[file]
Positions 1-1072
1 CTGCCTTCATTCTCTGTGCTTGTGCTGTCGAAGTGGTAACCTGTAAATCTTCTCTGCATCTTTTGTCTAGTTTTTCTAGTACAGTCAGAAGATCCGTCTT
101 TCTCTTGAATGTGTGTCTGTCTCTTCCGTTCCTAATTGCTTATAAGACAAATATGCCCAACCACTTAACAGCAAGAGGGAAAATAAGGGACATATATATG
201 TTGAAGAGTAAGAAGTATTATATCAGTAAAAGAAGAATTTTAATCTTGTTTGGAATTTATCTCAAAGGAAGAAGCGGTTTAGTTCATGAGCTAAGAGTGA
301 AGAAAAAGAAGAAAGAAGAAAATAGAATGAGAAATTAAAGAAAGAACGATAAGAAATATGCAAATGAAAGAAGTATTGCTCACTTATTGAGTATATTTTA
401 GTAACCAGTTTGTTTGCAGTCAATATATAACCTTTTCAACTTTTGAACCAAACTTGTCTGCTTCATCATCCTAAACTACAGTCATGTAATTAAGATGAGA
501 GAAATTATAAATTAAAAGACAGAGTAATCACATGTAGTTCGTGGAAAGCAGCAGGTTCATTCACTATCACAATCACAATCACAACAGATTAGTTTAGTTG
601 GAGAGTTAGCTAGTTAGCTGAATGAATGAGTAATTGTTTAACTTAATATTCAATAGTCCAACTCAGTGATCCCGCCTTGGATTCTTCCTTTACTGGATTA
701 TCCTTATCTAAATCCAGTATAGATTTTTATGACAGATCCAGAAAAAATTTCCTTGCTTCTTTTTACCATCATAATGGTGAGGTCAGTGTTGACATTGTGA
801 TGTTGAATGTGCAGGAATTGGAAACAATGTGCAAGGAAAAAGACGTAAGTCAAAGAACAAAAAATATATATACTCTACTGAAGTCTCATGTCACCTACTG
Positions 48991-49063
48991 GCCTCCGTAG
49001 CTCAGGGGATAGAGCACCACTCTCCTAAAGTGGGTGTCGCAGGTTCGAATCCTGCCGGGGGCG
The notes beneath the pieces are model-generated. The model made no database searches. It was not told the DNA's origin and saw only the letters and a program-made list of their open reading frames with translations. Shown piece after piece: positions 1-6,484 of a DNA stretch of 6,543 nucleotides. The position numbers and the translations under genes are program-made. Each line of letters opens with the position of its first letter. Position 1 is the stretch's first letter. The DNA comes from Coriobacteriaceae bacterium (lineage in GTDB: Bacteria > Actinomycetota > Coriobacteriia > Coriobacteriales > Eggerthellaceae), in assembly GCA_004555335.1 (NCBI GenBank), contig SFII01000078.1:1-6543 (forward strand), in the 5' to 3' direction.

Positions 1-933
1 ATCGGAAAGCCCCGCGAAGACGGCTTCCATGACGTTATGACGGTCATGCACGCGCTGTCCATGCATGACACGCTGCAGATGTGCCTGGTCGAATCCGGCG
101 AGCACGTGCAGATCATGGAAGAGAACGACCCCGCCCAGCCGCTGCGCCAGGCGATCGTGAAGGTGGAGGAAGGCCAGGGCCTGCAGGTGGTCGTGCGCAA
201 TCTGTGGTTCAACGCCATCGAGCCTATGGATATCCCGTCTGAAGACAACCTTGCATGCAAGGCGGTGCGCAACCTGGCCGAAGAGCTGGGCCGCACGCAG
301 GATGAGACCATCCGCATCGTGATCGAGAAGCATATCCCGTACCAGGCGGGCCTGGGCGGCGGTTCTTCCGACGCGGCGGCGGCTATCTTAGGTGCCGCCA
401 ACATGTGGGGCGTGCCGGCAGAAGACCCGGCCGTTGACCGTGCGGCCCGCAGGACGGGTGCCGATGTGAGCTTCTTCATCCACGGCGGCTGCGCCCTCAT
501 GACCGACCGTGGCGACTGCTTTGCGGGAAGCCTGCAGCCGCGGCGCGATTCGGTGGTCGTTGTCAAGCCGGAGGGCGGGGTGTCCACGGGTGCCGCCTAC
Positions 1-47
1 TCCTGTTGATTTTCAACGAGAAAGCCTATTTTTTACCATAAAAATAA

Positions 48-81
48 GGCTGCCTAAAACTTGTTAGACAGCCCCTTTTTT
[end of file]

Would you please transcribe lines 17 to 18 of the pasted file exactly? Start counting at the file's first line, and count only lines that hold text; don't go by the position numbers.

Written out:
101 AGCACGTGCAGATCATGGAAGAGAACGACCCCGCCCAGCCGCTGCGCCAGGCGATCGTGAAGGTGGAGGAAGGCCAGGGCCTGCAGGTGGTCGTGCGCAA
201 TCTGTGGTTCAACGCCATCGAGCCTATGGATATCCCGTCTGAAGACAACCTTGCATGCAAGGCGGTGCGCAACCTGGCCGAAGAGCTGGGCCGCACGCAG